The Bushido is a wireless ergotrainer, It's supposed have the best feel motor/brake unit yet. Doesn't require any power as it self generates. The PC link is a additional addon that comes with the Tacx training Software. (TTS)

    The Fortius software lets you ride around 4 VR worlds (with a veleodrome and MTB course available at additional cost), the catalyst component is a pure numbers realtime/data logging training environment (train by power, pre-entered course profile, free ride etc). The Real Life Video lets you ride around a one of the available filmed course profiles (or part of it) at your own speed. The more watts/faster you go the faster the footage matches your speed. The Analyst section allows you number crunch the saved results of your training.

    The TTS software doesn't have the VR world stuff, but does link into Google Maps. You can download gps tracks etc and ride those rides, etc. Has the RLV, catalyst and analyst.

    I use a I-magic with either catalyst or the RLVs. While the VR worlds are fun at first, the graphics aren't great, (compared to what real games can look like on the same hardware) it can be a pain to get a PC fast enough to run them smoothly. However the VR leagues do race on them if you wanted to get competitive.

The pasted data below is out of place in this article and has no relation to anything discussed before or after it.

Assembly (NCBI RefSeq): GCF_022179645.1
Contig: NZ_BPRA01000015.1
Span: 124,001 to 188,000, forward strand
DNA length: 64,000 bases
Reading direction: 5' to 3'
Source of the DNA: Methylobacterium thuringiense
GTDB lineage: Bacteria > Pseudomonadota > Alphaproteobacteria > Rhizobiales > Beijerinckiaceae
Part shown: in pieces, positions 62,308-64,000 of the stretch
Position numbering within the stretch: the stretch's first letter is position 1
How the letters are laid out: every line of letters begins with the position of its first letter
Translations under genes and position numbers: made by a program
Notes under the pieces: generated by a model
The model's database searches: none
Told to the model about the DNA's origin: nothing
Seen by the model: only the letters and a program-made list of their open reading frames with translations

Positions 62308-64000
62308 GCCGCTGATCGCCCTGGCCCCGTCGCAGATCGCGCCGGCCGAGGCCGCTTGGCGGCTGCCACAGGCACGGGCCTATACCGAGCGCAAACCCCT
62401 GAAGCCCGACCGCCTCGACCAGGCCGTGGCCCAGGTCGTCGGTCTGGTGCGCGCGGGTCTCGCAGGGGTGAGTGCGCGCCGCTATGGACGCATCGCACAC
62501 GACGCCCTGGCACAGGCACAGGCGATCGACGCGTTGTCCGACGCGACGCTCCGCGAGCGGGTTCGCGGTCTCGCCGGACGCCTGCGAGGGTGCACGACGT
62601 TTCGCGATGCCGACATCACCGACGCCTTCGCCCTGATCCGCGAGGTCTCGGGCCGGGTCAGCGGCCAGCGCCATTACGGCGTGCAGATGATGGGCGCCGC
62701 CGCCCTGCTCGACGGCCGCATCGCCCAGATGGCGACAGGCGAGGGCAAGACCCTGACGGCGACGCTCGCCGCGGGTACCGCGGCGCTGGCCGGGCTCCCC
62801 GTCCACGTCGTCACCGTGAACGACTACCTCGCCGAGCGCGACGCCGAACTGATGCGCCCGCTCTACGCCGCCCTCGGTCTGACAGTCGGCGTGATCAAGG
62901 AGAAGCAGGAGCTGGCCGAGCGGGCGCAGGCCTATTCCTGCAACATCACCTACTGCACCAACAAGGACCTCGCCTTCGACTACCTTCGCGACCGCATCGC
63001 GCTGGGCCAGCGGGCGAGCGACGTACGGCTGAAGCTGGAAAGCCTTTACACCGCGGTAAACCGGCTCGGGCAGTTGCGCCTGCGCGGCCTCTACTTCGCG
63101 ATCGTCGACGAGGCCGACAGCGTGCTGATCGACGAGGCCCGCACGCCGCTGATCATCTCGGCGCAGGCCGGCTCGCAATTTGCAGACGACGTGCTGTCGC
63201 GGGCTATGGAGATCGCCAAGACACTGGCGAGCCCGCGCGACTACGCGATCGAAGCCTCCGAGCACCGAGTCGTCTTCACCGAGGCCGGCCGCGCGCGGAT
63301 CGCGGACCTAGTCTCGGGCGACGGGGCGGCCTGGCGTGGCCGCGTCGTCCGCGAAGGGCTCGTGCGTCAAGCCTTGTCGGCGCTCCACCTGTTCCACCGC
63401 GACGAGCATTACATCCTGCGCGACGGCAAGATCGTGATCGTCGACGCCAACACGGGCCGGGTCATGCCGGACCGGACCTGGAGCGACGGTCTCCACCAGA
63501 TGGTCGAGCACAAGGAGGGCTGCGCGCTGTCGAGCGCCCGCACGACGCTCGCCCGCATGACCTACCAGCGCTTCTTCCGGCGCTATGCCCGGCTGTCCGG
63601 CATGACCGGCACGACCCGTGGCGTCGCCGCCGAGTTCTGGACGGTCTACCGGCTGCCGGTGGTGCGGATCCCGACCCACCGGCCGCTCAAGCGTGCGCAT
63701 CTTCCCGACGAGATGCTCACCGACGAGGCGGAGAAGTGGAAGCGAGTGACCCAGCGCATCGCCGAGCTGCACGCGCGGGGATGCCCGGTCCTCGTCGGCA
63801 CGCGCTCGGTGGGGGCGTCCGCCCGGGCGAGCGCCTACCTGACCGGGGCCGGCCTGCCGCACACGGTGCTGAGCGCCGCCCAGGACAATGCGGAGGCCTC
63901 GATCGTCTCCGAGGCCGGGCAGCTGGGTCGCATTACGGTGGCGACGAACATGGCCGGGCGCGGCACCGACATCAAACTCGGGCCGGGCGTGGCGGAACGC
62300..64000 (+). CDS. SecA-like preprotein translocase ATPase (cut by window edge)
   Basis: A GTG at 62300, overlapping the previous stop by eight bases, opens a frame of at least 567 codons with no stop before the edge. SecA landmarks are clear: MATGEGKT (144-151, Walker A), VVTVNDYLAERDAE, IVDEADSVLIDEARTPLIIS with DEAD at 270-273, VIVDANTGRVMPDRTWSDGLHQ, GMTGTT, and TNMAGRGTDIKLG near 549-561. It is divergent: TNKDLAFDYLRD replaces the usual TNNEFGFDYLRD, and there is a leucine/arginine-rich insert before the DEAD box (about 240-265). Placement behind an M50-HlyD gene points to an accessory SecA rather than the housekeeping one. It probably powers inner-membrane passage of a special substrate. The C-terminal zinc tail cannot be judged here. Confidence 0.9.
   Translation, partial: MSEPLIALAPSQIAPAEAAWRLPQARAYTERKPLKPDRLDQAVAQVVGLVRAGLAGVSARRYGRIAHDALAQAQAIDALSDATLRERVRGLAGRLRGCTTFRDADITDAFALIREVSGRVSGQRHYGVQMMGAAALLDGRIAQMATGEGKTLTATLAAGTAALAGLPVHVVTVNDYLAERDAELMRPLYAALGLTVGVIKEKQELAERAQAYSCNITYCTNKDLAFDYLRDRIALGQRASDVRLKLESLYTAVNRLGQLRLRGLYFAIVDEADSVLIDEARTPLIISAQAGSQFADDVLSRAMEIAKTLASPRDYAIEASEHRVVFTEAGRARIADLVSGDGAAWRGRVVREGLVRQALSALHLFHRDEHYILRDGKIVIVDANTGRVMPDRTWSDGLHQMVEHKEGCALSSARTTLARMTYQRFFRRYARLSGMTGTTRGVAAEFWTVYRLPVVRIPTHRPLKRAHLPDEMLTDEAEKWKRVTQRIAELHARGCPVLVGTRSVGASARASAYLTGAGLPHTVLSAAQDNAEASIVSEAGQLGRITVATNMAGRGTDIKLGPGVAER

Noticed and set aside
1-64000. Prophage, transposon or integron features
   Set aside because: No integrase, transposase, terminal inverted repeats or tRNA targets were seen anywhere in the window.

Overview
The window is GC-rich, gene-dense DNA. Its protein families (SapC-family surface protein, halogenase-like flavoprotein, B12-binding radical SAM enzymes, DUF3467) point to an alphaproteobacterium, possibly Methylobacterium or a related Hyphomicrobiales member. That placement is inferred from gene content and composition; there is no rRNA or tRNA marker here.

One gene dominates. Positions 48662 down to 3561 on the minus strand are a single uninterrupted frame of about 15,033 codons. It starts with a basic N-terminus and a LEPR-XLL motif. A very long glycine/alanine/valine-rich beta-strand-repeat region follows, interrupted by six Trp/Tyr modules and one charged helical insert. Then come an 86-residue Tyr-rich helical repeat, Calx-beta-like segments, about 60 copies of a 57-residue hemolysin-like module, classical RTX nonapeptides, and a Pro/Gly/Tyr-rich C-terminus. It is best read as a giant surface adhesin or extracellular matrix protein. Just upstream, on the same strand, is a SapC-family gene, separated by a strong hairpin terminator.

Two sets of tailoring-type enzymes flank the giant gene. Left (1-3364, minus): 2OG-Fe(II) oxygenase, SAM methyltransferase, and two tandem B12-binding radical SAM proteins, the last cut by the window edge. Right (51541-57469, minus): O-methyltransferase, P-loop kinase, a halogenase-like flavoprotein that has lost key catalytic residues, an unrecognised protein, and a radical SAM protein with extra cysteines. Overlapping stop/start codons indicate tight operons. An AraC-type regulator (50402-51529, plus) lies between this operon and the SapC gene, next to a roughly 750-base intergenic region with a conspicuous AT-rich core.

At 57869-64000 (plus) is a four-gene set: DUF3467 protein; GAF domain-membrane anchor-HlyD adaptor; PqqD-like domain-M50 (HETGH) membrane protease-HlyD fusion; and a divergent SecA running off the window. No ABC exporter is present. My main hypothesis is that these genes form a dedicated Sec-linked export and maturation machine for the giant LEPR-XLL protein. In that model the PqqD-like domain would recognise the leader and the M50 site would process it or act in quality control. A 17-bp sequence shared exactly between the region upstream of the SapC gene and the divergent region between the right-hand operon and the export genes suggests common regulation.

Last night I did 1:40h riding the Tilff Bastogne Tilff RLV without feeling bored. The RLV's are one area that Tacx's are often seen as better than the computrainer, and in general the software is more polished than computrainer. (I believe the hardware is still serial port based)
    The new 08, and 09 RLV's are HD and look great - demos videos available here:
    The ergovidos are power training, i.e keep up with Rabobank on their training loops, - these end up been a bit of farklet training as your forced to push hard when they push hard. With both the ergo and RLV's is possible to reduce/raise the course/profile difficulty by percentage to find a suitable level (i.e I can't ride 100% rabobank as I'm not a pro!)